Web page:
Excerpt from this article, and wishing all of our colleagues in the US a happy Thanksgiving holiday weekend:
This week, millions of us will endure crowded airports and traffic jams just to sit down to dinner with people we probably can see every day on Facebook.
We are not doing it for the cranberry sauce.
We are doing it for the face time — which, wonders of technology aside, is not the same as FaceTime, texting, emailing, tweeting or any other form of electronic communion.
“Face-to-face conversation is what sustains us. It gives us a sense of connection,” says Sherry Turkle, a psychologist who leads an initiative on the social and psychological influence of technological change at the Massachusetts Institute of Technology in Cambridge. “Eye contact, seeing a face, hearing a voice. Those things together give us a feeling of being cared for and caring for another person.”
Here are some of Turkle’s other tips for bringing conversation back, not just at Thanksgiving, but every day:
Create “sacred” spaces for conversation. A holiday dinner is a good place to start, but you will get more conversational mileage out of everyday family meals, car rides and walks.
Use the 7-minute rule. Give a conversation at least that long to unfold — boring bits, silences and all.
Make a point of talking to people with whom you disagree. That does not happen much online, where we sort ourselves into like-minded groups and often fear censure for saying things our friends and followers might not like.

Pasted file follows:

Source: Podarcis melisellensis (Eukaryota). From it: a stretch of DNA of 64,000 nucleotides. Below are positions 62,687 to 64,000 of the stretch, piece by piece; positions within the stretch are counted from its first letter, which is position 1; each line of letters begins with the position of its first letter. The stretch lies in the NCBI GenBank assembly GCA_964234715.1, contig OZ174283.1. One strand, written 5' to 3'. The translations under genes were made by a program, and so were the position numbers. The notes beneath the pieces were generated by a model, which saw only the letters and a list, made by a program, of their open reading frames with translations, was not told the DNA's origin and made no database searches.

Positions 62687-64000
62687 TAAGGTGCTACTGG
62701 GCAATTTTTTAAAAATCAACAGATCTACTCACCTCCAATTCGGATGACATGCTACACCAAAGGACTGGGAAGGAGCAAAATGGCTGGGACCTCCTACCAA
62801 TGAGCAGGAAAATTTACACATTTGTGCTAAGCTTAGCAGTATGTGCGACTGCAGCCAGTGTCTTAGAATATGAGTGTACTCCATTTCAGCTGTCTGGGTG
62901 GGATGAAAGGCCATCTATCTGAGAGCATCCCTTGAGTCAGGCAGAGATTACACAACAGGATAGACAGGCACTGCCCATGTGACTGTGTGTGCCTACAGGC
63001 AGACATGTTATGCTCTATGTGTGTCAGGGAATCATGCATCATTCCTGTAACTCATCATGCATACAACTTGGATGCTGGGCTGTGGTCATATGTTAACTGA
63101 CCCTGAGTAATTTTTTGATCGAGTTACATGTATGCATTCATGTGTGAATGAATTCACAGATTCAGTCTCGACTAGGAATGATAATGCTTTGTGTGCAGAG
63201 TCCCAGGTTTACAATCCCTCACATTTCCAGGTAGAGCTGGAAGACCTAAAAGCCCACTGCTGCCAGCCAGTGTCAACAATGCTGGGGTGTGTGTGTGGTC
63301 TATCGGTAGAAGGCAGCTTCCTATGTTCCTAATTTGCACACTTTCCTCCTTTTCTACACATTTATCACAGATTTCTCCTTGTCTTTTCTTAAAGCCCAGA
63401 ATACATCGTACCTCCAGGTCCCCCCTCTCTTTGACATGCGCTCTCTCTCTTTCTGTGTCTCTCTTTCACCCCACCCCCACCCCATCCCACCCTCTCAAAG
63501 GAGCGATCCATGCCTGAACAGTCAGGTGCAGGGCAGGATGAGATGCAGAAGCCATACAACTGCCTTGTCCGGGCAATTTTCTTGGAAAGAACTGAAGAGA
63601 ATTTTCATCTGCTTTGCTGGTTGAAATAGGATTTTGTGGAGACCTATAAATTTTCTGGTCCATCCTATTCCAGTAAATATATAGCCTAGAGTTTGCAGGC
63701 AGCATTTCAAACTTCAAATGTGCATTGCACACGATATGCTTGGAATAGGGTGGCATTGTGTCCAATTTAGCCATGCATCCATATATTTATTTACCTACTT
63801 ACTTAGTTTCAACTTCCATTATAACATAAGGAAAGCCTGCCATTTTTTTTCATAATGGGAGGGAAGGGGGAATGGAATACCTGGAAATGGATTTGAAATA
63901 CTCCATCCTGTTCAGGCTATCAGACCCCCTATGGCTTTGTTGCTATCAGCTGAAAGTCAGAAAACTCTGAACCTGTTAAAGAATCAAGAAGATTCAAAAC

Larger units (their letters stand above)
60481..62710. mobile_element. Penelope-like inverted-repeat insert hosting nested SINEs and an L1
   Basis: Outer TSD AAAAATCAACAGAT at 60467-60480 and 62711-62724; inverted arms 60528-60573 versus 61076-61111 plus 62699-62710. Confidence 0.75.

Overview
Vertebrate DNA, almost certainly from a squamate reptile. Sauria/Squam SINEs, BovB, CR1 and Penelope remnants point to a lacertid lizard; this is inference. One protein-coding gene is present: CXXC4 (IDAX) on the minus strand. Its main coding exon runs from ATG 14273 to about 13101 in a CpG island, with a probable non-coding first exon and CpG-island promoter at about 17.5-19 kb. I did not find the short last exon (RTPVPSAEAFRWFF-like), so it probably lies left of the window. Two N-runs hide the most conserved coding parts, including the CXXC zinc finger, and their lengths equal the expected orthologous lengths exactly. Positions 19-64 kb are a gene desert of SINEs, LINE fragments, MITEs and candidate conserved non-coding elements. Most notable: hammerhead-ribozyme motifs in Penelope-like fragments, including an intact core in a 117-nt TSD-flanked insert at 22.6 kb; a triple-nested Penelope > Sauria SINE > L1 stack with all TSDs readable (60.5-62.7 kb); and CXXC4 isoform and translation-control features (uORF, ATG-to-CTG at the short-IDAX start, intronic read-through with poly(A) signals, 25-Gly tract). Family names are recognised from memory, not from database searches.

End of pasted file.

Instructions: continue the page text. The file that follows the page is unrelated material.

Choose the right tool for the job. Emails and texts are extremely useful and sometimes best, but there’s no substitute for face to face when it comes to some conversations — including many of the hardest ones.
Illustration by Yann Kebbi
Excerpt from this article by Sherry Turkle, the MIT professor who wrote “Alone Together” that was a fascinating look at the impact of technology on interactions. She has now written ““Reclaiming Conversation: The Power of Talk in a Digital Age,” which looks at the same themes (that last bit about the effect of the “mere presence of a phone on a table” !):
College students tell me they know how to look someone in the eye and type on their phones at the same time, their split attention undetected. They say it’s a skill they mastered in middle school when they wanted to text in class without getting caught. Now they use it when they want to be both with their friends and, as some put it, “elsewhere.”
Young people spoke to me enthusiastically about the good things that flow from a life lived by the rule of three, which you can follow not only during meals but all the time. First of all, there is the magic of the always available elsewhere. You can put your attention wherever you want it to be. You can always be heard. You never have to be bored. When you sense that a lull in the conversation is coming, you can shift your attention from the people in the room to the world you can find on your phone. But the students also described a sense of loss.
It’s a powerful insight. Studies of conversation both in the laboratory and in natural settings show that when two people are talking, the mere presence of a phone on a table between them or in the periphery of their vision changes both what they talk about and the degree of connection they feel. People keep the conversation on topics where they won’t mind being interrupted. They don’t feel as invested in each other. Even a silent phone disconnects us.
Updated to add: This other article on Quartz covers the same thinking from Sherry Turkle, talking about how “Many [parents] worry what technology is doing to our kids. A cascade of reports show that their addiction to iAnything is diminishing empathy, increasing bullying, robbing them of time to play, and just be. So we parents set timers, lock away devices and drone on about the importance of actual real-live human interaction. And then we check our phones.”